The marine terminal would be located on the traditional territory of the Haisla Nation, who have also vehemently opposed the project.

“This is a victory not just for the Haisla Nation but for all of British Columbia. We extend our heartfelt thanks to the other Aboriginal Nations who challenged this project, to the citizens of Kitimat who voted in a plebiscite to say no to Northern Gateway, and to all those many British Columbians who stood with us in this struggle to protect a truly unique and pristine ecosystem,” said Crystal Smith, acting Chief Councillor.

Kitimat Mayor Phil Germuth said that his staff were not surprised by the decision.

“Of course, from our plebiscite in 2014, having a majority of the community say they were not supportive of the project, we support the decision by the federal government.”

“We’re in support of a federal tanker ban only on unrefined products, we would not support one if they were to impose it upon refined products,” Germuth added.

Skeena-Bulkley Valley MP Nathan Cullen told reporters Tuesday that Canadians will have to see which direction Trudeau takes the legislated tanker ban.

“Mr. Trudeau mentioned that this would be in law. The devil is always in the detail in these things,” he said.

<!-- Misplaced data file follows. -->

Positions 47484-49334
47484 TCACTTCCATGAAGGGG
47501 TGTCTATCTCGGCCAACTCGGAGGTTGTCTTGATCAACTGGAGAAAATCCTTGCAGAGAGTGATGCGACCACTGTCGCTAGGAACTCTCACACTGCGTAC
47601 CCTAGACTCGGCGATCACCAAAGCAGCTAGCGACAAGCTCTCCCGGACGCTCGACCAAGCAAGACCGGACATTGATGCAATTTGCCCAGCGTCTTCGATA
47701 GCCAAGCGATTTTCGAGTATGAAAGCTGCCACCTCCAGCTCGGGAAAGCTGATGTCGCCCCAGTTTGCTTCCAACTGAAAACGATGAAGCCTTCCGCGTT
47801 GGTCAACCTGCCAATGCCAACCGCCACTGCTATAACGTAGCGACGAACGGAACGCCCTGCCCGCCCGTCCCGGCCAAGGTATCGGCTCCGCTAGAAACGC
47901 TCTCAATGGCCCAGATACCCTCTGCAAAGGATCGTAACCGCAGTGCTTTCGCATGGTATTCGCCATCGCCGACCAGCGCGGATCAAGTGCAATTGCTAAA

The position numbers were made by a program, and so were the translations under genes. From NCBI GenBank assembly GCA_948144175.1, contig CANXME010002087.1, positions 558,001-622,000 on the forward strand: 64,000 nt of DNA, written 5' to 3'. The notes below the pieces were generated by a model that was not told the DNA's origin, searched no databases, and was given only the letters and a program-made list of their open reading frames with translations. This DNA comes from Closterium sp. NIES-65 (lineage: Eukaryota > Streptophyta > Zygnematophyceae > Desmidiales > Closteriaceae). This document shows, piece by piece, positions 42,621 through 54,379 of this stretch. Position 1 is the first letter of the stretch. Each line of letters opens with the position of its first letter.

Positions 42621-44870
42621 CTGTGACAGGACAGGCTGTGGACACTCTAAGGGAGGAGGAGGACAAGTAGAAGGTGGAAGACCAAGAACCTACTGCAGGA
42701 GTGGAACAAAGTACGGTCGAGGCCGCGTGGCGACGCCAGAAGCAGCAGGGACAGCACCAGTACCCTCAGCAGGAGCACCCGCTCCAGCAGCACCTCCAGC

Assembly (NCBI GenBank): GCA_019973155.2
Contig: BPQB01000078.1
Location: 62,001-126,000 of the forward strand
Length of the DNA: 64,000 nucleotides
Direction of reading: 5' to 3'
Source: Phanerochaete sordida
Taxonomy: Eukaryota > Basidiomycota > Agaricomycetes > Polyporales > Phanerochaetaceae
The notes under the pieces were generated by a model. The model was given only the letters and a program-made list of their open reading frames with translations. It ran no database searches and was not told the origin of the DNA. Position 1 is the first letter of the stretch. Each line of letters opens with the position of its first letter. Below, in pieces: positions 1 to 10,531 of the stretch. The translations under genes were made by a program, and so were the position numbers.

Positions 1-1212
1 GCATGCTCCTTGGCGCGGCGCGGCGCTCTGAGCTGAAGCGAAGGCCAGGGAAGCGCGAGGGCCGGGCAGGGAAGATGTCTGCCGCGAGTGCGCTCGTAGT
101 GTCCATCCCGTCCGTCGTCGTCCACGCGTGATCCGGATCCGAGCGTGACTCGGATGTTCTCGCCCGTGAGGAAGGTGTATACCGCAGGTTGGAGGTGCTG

“I put a bill on notice paper just last night to re-introduce the bill that I first introduced in 2010 to allow a North Coast tanker ban so one company doesn’t follow right in behind this one and continue the conflict.”

Michael Gurney, manager of corporate communications for the Port of Prince Rupert, also offered a comment regarding the decision.

“The Port of Prince Rupert shares the federal government’s goal of increasing marine safety and heightening environmental protection. Over 3,300 full time employees of port-related industry live and work in northern BC, and we know how important marine environments are for our communities, First Nations and other industries. We all have a role to play in making the west coast even safer for marine transportation,” he said in a statement.

The federal government also made a decision Tuesday on Enbridge’s proposed Line 3 pipeline, which would run from Hardisty, Alta., to Superior, Wisc. and cross through Saskatchewan, Manitoba, North Dakota and Minnesota, with a cost of $7.5 billion. That pipeline was approved in April by the National Energy Board with 89 conditions. The pipeline needs state regulator approvals in the U.S still.

The federal government also approved the Kinder Morgan Trans Mountain pipeline extension, with 157 conditions from the National Energy Board. That project will expand the current pipeline and transport 890,000 barrels per day. According to the Kinder Morgan website, the expansion would add approximately 980 kilometres of new pipeline and reactivate 193 kilometres of existing pipeline. New facilities would include 12 new pump stations, and 19 new tanks added to existing storage terminals.